American Journal of Software Engineering and Applications
Volume 4, Issue 4, August 2015, Pages: 71-79

Cyber-Physical Systems: A Framework for Prediction of Error in Smart Medical Devices

Sunday Anuoluwa Idowu1, Olawale Jacob Omotosho1, Olusegun Ayodeji Ojesanmi2, Stephen Olusola Maitanmi1

1Department of Computer Science, Babcock University, Ilisan Remo, Ogun State Nigeria

2Department of Computer Science, Federal University of Agriculture, Abeokuta, Ogun State, Nigeria

Email address:

(S. A. Idowu)
(O. J. Omotosho)
(O. A. Ojesanmi)
(S. O. Maitanmi)

To cite this article:

Sunday Anuoluwa Idowu, Olawale Jacob Omotosho, Olusegun Ayodeji Ojesanmi, Stephen Olusola Maitanmi. Cyber-Physical Systems: A Framework for Prediction of Error in Smart Medical Devices.American Journal of Software Engineering and Applications.Vol.4, No. 4, 2015, pp. 71-79. doi: 10.11648/j.ajsea.20150404.12


Abstract: The objective of medical care services is designed to bring improvement to the health of patients. This is pursued with great vigor today with the use of modern health care systems which include medical sensors and automatically controlled actuation to deliver smart and proactive health services. The embedded devices control Smart Medical Devices (SMDs) used by physicians, Nurses, and Medical Staff which continuously interact with the human body or patient in one form or another. Cyber-Physical Systems (CPS) are integrations of computation with physical processes which are monitored and controlled by the embedded systems. CPS has positively affected a number of application areas which include communication, consumer energy, infrastructure, healthcare, manufacturing, military, robotics and transportation. The inappropriate use of these SMDs generate errors which are under-emphasized by stakeholders. Most users are only interested on the benefits derived in the use of SMDs and care-less on the danger that these devices can contribute to patients when used inappropriately. The error tendencies, possible factors and way forward is the subject matter of this paper. In order to achieve the stated objective, Input data was provided through a critical incident analysis of online database which provide readings from medical experts. These readings were compared to the standard world benchmarks and best practices. The difference between the readings and the standard benchmark were used to validate the existence of errors. A framework was developed for error prediction to improve safety in the use of SMDs. Due to the complexity of the problem, an algorithm was further developed to obtain an optimal solution of P1 to P5 within an acceptable threshold runtime which shows the gravity of these challenges on patients.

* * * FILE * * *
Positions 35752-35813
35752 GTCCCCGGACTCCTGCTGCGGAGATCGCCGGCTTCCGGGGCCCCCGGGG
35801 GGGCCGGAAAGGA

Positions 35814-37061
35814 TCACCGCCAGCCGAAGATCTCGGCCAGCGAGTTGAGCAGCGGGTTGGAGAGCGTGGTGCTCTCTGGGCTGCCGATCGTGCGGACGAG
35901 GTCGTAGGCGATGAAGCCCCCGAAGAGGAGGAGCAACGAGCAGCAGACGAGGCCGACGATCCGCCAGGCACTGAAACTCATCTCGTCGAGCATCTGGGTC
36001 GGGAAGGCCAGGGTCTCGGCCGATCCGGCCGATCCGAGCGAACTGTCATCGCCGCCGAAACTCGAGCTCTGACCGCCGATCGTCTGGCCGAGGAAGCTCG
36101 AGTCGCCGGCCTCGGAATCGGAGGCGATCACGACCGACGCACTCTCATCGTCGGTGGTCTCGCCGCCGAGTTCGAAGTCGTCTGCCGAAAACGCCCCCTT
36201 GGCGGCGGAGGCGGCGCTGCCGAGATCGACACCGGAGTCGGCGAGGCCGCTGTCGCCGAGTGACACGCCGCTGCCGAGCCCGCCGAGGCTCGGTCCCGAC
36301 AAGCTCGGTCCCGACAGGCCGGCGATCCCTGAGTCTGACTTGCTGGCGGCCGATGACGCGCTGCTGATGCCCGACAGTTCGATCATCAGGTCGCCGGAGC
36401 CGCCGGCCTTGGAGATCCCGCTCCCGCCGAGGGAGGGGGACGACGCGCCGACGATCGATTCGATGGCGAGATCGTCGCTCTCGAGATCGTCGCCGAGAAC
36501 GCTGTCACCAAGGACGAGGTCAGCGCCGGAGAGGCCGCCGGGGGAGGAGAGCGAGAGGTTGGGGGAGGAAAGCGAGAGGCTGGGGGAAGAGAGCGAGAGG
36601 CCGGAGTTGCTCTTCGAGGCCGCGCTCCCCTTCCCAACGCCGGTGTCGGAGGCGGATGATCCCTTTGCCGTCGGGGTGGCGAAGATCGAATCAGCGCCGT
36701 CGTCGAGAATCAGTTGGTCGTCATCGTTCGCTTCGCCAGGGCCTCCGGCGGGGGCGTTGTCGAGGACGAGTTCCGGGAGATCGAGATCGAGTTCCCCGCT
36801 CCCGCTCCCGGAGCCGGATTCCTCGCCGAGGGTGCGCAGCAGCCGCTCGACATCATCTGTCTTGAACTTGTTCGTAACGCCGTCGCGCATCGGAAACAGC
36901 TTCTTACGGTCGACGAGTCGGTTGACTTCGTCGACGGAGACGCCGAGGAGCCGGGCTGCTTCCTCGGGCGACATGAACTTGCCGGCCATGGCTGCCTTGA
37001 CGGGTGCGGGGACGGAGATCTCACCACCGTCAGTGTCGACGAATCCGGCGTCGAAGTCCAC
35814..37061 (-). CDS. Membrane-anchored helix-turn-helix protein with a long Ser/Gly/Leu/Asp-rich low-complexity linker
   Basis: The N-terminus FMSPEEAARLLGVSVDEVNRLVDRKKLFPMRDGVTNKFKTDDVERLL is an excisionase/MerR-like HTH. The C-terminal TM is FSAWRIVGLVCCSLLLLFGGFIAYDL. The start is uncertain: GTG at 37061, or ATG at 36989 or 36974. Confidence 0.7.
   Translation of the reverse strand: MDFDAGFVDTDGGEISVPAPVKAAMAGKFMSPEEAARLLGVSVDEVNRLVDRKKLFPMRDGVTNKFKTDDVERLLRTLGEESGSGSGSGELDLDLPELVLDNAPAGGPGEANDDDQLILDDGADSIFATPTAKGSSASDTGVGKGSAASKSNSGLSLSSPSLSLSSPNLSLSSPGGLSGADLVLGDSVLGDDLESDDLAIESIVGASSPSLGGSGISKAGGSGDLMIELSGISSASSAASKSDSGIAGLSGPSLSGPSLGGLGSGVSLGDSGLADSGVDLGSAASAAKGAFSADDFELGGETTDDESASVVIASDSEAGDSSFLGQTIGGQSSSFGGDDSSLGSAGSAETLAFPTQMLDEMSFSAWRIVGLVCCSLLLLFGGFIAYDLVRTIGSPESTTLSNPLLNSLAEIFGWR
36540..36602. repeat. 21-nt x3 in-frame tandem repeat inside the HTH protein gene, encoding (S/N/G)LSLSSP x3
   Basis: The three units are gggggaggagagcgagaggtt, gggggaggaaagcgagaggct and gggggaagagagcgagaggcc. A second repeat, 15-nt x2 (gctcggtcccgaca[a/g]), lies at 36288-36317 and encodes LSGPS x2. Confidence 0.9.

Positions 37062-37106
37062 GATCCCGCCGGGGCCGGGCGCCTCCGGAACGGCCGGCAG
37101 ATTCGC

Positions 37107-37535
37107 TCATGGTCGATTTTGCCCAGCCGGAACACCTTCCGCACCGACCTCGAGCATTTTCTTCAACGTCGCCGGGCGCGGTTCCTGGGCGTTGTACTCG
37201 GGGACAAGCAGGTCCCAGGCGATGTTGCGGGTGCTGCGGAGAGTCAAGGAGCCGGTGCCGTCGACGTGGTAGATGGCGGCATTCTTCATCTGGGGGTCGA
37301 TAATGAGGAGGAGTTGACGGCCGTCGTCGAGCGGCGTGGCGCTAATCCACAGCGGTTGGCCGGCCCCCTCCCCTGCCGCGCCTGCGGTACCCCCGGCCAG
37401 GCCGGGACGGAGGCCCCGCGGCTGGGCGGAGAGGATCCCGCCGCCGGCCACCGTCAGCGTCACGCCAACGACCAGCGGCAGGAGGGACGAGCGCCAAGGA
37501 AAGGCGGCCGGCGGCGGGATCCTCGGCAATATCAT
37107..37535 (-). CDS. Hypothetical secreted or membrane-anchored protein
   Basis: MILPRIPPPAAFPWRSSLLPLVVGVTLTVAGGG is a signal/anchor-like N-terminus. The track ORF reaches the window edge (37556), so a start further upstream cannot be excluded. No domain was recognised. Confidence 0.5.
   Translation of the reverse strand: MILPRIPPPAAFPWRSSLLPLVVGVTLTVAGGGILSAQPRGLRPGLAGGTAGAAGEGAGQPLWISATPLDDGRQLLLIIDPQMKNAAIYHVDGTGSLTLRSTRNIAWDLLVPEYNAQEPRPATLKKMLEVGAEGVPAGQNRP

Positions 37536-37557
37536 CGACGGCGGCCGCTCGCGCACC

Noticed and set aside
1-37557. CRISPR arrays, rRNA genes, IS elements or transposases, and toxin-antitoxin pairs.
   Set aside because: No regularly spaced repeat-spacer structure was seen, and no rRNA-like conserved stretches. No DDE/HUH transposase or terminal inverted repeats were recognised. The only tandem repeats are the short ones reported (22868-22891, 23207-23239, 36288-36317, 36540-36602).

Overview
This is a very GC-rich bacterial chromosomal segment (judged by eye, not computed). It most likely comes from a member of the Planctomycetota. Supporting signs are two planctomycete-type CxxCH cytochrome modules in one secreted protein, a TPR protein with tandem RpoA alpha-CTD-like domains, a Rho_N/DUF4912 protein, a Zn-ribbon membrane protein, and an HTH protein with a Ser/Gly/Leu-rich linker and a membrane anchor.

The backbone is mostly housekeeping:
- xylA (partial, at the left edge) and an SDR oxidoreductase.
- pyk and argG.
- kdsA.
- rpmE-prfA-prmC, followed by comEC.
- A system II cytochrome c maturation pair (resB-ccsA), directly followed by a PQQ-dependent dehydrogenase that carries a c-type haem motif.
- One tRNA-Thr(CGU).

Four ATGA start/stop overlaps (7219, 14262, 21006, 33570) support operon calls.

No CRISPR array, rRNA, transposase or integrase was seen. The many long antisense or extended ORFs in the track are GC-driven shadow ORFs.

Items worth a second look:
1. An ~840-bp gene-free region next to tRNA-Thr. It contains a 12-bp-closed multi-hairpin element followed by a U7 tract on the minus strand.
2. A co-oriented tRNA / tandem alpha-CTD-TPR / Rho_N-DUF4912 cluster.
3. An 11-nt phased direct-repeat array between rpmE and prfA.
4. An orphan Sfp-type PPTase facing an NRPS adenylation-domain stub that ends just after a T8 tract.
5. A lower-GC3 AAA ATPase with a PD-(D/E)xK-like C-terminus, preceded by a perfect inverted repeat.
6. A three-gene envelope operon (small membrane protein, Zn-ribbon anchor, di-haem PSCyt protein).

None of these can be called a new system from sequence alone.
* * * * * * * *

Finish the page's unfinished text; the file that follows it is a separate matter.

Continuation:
Keywords: Cyber Physical Systems, Embedded System, SMDs


1. Introduction

The future of information technology (IT) largely depends on evolving terminologies such as ubiquitous computing, pervasive computing, ambient intelligence, disappearing computer, and post-personal computer (PC) era. Ubiquitous computing reflects the fact that computing and communication will be everywhere. The expectation is that information will be available anytime, anywhere [1]. The intensive involvement of our daily life with computing devices led to the term pervasive computing [2]; [3]. Ambient intelligence refers to some emphasis on communication technology in future homes and smart buildings [4]; [5]. Ubiquitous computing, pervasive computing, and ambient intelligence have diverse application areas. Ubiquitous computing focuses more on the long-term goal of providing information anytime, anywhere, whereas pervasive computing focuses more on practical aspects and the exploitation of already available technology. Disappearing computer refers to the expectation that processors and software will be used in much smaller systems and will, in many cases, even be invisible [1]. While post-PC era denotes the fact that, in the future, standard-PCs will be less dominant hardware platforms. However, disappearing computer entails that processors and software gave rise to embedded systems where processes are highly accelerated not because of the visible components, but by powerful processors. Despite these advancements, almost all the technological devices came with their challenges.

Crucial among many pervasive technological tools are the SMDS used in supporting health related researches and medical processes in providing solutions to health care. The inappropriate use of these SMDs generate errors which are under-emphasized by stakeholders. The error tendencies, possible factors and way forward is the subject matter of this research paper.